Thus, during the Bolsonaro government, there were already constitutional norms that determined that the Union was responsible for protecting and respecting the social organization, customs, languages ​​and beliefs of the original peoples in their lands, in the lands they traditionally occupy (art. 231, “caput ”). There were also norms that guaranteed the use of these lands for the well-being and physical and cultural reproduction of the original peoples (art. 231, § 1).

Consult the main law manuals that deal with the aforementioned theme and it will be observed which rights are considered fundamental due to what they reveal as a determinant “on the structure of the State and society, especially, however, with regard to the position in these occupied by the human person”[I] and that there is a great advance in contemporary constitutional law, because it is the result of “the affirmation of fundamental rights as the core of the protection of the dignity of the person and the vision that the Constitution is the appropriate place to posit the norms that ensure these claims”.[ii]

They are idealistic postures. They intend to impose on reality what the ideal concepts of law produce in the minds of scholars. As they say, where were the fundamental and human rights of the Yanomami during the government of Jair Bolsonaro? How can tragedy be installed in a State completely standardized to protect and promote the dignity of this people?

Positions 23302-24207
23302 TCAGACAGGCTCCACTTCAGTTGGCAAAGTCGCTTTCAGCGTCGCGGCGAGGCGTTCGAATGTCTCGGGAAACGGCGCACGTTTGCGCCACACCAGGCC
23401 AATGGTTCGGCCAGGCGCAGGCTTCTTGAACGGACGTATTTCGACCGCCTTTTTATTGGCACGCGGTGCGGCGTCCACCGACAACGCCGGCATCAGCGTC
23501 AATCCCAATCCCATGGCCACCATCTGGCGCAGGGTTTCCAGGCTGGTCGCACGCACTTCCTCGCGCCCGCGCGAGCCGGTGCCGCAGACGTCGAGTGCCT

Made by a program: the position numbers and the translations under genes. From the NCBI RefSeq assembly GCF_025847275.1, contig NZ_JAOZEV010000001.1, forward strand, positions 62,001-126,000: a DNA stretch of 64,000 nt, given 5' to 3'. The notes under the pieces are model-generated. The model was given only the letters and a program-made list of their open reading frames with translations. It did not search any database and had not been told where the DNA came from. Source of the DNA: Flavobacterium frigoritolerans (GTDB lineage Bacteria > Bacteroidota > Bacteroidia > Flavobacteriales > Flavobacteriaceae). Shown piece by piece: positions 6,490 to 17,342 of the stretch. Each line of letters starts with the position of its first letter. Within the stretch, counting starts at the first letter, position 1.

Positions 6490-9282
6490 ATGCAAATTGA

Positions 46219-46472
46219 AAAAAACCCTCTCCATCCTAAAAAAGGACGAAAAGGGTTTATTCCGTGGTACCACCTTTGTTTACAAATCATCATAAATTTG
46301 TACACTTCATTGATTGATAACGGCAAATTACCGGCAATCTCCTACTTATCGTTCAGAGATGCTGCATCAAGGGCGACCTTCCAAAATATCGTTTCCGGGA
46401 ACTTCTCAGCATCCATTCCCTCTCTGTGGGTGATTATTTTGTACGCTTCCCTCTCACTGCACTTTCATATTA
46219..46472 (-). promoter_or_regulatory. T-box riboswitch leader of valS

Only a critical analysis of the specific materiality of social relations can provide an adequate answer in the legal and philosophical spheres to such questions.

The government of Jair Bolsonaro, considering all the disparities and intellectual idiosyncrasies of its protagonists aside, was the development of a power project aimed at the reorganization of capitalist production relations in Brazilian society. An acceleration of the measures demanded by the socioeconomic forces that promoted the coup d'état against President Dilma Roussef, in 2016, brought Michel Temer to power illegitimately and culminated in the election of Jair Bolsonaro, in 2018.